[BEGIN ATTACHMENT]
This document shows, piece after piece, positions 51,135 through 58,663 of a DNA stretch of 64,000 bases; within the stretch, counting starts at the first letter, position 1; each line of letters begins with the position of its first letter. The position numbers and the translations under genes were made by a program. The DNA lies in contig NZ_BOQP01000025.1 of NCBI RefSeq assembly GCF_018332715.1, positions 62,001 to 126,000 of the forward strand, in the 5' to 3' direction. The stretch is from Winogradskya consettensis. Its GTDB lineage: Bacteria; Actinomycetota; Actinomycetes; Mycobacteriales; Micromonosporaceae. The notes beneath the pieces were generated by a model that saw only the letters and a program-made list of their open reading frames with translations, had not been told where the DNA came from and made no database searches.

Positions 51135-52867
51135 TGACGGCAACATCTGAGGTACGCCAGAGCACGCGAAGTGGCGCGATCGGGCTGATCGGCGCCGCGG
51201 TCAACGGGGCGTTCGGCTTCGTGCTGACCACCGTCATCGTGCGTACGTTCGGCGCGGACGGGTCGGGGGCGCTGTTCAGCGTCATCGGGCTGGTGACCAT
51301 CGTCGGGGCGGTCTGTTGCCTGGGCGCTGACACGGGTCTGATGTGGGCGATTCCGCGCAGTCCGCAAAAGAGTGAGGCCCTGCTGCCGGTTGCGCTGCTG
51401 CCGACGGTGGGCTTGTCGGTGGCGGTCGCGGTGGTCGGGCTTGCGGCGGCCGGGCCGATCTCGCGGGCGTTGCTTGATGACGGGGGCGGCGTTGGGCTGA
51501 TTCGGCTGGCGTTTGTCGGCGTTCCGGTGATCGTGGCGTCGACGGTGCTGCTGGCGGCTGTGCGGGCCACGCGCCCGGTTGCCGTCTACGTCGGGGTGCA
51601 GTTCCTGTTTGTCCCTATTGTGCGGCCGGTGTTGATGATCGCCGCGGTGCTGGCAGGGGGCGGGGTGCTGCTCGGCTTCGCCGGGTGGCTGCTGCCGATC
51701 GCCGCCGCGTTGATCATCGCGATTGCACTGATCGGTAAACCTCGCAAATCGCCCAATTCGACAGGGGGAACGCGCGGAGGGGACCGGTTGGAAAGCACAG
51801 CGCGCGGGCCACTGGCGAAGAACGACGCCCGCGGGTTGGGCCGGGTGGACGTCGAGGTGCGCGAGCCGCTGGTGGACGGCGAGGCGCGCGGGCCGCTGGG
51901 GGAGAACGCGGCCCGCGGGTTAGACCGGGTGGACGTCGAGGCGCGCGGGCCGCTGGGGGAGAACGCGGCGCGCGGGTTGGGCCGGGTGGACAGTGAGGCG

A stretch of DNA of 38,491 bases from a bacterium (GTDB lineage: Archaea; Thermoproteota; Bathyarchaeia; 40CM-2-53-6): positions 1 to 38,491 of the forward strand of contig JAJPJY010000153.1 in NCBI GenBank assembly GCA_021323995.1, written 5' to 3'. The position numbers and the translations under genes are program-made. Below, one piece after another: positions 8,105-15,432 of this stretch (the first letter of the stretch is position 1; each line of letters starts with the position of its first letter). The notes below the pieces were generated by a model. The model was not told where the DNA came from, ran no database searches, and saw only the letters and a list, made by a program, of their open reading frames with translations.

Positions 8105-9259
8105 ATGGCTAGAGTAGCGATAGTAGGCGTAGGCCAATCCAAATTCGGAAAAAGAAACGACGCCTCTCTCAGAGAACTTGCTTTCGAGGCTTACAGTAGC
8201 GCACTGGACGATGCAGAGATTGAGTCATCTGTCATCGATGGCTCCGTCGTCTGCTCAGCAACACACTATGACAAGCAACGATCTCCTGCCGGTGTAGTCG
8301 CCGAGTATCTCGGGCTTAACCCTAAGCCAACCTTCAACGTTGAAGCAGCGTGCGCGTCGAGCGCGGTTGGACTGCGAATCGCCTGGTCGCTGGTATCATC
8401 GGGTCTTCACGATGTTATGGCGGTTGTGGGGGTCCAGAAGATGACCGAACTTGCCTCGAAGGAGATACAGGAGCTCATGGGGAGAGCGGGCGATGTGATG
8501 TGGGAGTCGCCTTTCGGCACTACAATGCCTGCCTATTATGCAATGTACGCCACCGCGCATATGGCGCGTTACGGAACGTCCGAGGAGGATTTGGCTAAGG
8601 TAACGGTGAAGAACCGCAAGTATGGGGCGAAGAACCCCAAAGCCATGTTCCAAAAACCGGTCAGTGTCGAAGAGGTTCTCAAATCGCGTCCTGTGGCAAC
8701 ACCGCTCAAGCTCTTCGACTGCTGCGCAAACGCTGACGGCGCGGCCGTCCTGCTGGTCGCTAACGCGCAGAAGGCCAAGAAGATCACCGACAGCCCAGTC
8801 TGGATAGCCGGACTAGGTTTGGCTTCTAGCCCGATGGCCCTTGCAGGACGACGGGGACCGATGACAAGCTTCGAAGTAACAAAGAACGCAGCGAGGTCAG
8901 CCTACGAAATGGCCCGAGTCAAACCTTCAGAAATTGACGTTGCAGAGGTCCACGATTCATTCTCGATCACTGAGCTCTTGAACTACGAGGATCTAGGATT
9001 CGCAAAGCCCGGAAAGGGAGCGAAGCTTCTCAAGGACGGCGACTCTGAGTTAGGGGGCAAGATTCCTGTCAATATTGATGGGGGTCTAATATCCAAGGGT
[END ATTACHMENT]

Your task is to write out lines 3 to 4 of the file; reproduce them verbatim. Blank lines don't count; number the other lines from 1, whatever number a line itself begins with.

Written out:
51135 TGACGGCAACATCTGAGGTACGCCAGAGCACGCGAAGTGGCGCGATCGGGCTGATCGGCGCCGCGG
51201 TCAACGGGGCGTTCGGCTTCGTGCTGACCACCGTCATCGTGCGTACGTTCGGCGCGGACGGGTCGGGGGCGCTGTTCAGCGTCATCGGGCTGGTGACCAT